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3 Things You Need To Consider Before Getting A Fire Pit

Updated on September 18, 2015

Are You Thinking About Getting A Fire Pit?

In the past, I’ve mentioned that my mom and dad have recently moved, settling into an acre lot in San Diego. This past weekend I went to visit them in their new home, where my husband and I, along with various family members, spent the day in the pool in one of their four backyards. As we were in the pool, my aunt looked over to my mom and asked her what she was planning on doing with the extra space. My mom sighed, looked over at me, and said, “well we were thinking of putting in a fire pit.” This is news that I’m very excited about. With summer quickly on our heels, and the fourth of July only a handful of days away, a fire pit is just the thing to get our summer really going. However, because my mom is still on the fence, I thought I’d give her—and those of you considering getting your own fire pit—some things to think about along the way.

DIY or Store Bought?

Fire pits are a hot commodity right now. From home built to store bought, there’s a fire pit to suit you and your family’s needs. Here are some of the differences between creating your own fire pit and purchasing one from a store.

DIY

  • Cost Effective: Many bloggers, You Tube-rs, and Pintrest-Gurus have touted the $150 fire pit in some way or another. Making your own fire pit can save you tons of money (particularly if you’re considering hiring someone to take over the job for you). Save your hard earned money for a summer vacation or the makings for s’mores, by heading to your local Home Depot and picking up the supplies for cheap. With a little elbow grease, you can have your new fire pit in just a day.
  • Personalized: Most store bought fire pits are standard and run of the mill. If you’re looking to create a fire pit unlike your neighbor’s, then consider picking out your own stones and creating your own pattern around the flame. This will help your fire pit stand out from the crowd, while giving you a sense of pride at your accomplishment.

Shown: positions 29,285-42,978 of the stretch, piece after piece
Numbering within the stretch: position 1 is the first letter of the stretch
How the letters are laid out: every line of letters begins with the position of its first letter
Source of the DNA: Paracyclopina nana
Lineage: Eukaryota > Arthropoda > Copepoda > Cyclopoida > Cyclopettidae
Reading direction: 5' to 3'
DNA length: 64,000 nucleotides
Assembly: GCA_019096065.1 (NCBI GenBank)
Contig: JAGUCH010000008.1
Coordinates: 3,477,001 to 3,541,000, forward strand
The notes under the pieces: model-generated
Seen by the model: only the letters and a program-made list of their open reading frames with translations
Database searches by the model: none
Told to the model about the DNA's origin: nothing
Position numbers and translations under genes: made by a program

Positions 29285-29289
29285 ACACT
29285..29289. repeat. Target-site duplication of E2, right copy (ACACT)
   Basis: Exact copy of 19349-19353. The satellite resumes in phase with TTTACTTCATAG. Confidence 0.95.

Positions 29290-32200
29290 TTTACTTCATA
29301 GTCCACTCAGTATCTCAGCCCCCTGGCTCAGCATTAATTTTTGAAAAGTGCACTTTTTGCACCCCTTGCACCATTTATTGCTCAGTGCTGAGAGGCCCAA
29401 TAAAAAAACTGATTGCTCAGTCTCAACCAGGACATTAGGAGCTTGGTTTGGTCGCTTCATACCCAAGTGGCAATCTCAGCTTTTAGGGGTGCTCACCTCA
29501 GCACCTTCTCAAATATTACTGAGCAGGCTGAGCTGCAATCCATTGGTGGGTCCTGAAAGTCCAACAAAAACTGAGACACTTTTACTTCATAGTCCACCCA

• Get Others Involved: If you start now, you’ll like avoid the seriously hot months of summer, wherein you’re more likely to want to avoid manual labor. Starting early in the season, you’re able to have your kids, friends, and family help out in the creation of your fire pit. Getting your kids involved will get them more excited about your fire pit, and more likely to use it frequently.
  • Fire Safety: Because you're the one making your DIY fire pit (go figure), you’ll have to look up the proper fire safety instructions on your own. Luckily, fire standards and safety tips are available right at your fingertips on the web.


Would You Want To Make Your Own Fire Pit?

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Store Bought

  • Cost Effective: While many store bought fire pits cost a pretty penny, you’re able to search around and find some for less than the cost of creating your own fire pit. The difference, however, is that $100 on a store bought fire pit won’t buy you the seating area, or look of a built in fire pit. If you’re okay with this, and searching for something to sit on the back patio while surrounded by chairs on the front porch, than this is the way to go for you.
  • Personalized: As mentioned above, personalization comes with the DIY side of a fire pit. Do not be deterred, though, if a store bought fire pit is right for you, spruce up your surrounding patio and chairs to give yourself a unique and cozy backyard.
  • Get Others Involved: Unlike with DIY fire pits, your fire pit will be ready to go right out of the box. If you’re family is going the extra mile and having one professionally built, you’ll have to wait a little longer for it to be completed, but once it is, will be able to invite friends and family over to enjoy it immediately.